Tuesday, March 7, 2017

Spring (official) is fast approaching...

People "up North" might argue that deep in coastal Texas we do not have winter, but various stages of their fall and spring.  That might be true, in a general sense, but I would counter and argue that it only gets 18 F (-8 C) in WINTER, which is what we experienced in January.  We lost some plants, but that is all behind us now.  We are rapidly approaching the first day of Spring, and with it comes preparations for green and growth.

Just for the record, any link I post here is for informational purposes only: I do not profit in any way, and have included the 'nofollow' tag as well.

I have already cleared the beds of the fallen leaves of autumn, and the pre-emergent is down to thwart wild grasses and other unwanted annoyances from taking over the beds.  I have walked around with Grampa's Weeder and plucked scores (if not hundreds) of crabgrass remnants, dandelion, and other center-tap weeds and grasses out by the roots.  This is one of the best and most useful tools in my garage.  I have sharpened my reel mower, guided by the video found here (I have the same mower).  I have re-worked/repaired some of the bullrock in our high-water drain areas, and made adjustments adjacent to to the house.  All of the lantana, irises, and muhly have been cut back and fed to facilitate new growth.  There remains the trimming of the boxwood and dwarf yaupon, which will happen over the next couple of days.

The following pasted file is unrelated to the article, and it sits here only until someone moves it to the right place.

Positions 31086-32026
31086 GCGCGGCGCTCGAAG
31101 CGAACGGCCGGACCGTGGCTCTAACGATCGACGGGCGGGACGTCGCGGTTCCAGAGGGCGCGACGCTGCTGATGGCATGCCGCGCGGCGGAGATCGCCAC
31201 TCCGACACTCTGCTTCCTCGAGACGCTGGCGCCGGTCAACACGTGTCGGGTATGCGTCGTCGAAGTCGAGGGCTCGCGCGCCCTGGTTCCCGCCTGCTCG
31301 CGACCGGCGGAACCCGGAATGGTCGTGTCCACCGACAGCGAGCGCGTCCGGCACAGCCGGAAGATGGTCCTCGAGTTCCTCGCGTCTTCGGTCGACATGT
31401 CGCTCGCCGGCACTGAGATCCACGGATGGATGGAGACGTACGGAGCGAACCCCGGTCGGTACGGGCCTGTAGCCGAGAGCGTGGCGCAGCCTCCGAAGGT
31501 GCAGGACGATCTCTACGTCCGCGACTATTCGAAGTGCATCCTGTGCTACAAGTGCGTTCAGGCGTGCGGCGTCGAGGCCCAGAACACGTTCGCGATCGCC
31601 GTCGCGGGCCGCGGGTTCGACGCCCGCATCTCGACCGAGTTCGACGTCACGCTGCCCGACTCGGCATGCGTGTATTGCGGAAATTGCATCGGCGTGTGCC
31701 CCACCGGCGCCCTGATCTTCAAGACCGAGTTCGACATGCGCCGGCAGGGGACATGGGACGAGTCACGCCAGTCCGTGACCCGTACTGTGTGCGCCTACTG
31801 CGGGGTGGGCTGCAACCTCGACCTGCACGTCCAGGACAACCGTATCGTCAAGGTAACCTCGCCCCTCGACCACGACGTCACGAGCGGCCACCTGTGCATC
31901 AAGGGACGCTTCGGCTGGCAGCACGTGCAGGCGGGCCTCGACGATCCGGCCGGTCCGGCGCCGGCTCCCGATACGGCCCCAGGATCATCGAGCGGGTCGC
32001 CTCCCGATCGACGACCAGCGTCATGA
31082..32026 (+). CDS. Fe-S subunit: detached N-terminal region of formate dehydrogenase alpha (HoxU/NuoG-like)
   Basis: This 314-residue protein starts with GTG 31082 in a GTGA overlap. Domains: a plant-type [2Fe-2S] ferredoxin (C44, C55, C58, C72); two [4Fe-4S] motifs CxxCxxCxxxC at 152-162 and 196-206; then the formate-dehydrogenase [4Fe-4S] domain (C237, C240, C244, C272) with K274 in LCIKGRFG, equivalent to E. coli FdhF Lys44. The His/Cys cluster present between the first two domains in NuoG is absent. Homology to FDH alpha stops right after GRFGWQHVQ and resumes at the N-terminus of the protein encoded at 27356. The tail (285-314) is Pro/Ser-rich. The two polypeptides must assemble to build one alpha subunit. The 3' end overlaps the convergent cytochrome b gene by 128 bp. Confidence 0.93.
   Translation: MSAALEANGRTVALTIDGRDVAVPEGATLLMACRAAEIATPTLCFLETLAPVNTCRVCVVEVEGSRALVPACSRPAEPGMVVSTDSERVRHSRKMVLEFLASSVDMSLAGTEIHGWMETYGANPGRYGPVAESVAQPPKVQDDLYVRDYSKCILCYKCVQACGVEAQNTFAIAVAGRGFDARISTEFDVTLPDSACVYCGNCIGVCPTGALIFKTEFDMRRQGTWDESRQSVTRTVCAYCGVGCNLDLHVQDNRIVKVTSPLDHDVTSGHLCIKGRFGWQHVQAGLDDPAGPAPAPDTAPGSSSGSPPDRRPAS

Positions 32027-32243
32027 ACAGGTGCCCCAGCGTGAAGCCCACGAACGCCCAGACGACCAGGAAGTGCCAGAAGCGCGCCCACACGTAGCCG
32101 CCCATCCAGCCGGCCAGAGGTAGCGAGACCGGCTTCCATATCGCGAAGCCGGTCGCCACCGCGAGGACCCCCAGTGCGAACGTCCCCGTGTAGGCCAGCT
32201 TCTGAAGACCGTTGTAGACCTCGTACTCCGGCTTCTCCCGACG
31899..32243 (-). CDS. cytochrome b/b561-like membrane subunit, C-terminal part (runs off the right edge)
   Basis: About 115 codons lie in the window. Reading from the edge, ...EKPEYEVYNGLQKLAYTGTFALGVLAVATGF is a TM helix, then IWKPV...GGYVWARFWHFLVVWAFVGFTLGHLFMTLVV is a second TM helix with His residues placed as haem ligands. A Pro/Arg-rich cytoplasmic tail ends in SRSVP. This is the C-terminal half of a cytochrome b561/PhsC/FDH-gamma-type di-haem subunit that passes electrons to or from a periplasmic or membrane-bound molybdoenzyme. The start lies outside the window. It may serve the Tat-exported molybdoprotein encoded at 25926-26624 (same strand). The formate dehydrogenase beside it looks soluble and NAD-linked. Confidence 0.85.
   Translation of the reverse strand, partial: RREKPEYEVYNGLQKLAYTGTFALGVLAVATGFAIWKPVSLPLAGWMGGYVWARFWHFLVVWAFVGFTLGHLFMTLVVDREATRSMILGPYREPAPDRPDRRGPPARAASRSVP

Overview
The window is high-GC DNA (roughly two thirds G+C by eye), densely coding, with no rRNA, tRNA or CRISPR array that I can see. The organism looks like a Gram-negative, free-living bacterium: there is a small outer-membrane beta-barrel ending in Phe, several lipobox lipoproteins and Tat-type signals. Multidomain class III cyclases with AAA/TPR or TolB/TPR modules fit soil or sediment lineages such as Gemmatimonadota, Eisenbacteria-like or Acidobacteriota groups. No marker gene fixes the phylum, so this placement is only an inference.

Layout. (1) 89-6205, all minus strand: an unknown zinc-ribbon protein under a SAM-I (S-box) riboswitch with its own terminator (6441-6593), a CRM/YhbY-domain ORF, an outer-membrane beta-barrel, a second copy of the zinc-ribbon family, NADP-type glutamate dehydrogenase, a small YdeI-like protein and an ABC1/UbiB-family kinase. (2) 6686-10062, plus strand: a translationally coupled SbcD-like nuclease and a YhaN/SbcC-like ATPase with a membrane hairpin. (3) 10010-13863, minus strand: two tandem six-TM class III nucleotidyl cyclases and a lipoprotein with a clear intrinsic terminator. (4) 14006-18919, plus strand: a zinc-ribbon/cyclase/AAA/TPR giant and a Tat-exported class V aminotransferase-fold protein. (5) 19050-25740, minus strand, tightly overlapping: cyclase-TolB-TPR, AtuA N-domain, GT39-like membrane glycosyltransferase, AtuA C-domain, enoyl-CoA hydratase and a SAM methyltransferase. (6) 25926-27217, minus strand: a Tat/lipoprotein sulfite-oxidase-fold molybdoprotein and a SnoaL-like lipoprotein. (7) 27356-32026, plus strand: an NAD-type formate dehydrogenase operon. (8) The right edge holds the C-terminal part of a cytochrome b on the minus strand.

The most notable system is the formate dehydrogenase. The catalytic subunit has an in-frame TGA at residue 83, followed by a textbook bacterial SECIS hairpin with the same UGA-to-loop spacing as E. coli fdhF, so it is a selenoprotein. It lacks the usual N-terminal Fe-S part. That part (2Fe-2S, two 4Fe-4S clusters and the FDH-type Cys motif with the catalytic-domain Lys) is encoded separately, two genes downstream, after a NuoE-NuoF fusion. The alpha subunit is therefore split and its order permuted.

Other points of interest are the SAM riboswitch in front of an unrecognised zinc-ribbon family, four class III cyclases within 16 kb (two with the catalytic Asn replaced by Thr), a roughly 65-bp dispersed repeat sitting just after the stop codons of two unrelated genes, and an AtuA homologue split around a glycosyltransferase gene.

The Texoka buffalograss seed has been ordered, along with some blue grama.  I have a couple of pounds of wildflower seeds arriving in the same order.  I have begun monitoring soil temperature to make sure I do not plant the grass seeds too early.  Warm-weather grass seeds need to be sown when ground temperatures are staying above 60 F (15.5 C).  I am in the process of leveling the ground in our "turf" areas next to the house.  These are the areas of which we want a manicured lawn look as opposed to functional lawn areas or areas simply left native.  In the functional lawn areas, there is a lot of clay and therefore bare spots.  I have ordered (and expect this week) a lawn plug aerator so that I can get soil conditioning treatments and grass seed into the ground.

We have planted eight Pink Muhly plants and one White Cloud Muhly.  The Pink Muhly is planted in a bed adjacent to the garage and lanai; a bed which is still in the design fulfillment stage.  It presently contains the eight Pink Muhly and a large urn containing bougainvillea.  We will add another urn and bougainvillea, and as finances permit, a two-tier fountain.

Our most anticipated project of the spring is putting trails in our forest.  It is still too wet -- about the time we are almost dry enough, it rains again.  But we have a contractor and a bid in-hand.  In addition to making the trails, they will remove some fallen trees and clear a couple of areas we want to use for fire pits.  Our goal is to have our entire property (five acres/two hectares) accessible (while leaving it as natural as possible).  We do have a couple of low areas in the forest which will likely require bridges to maintain ready access.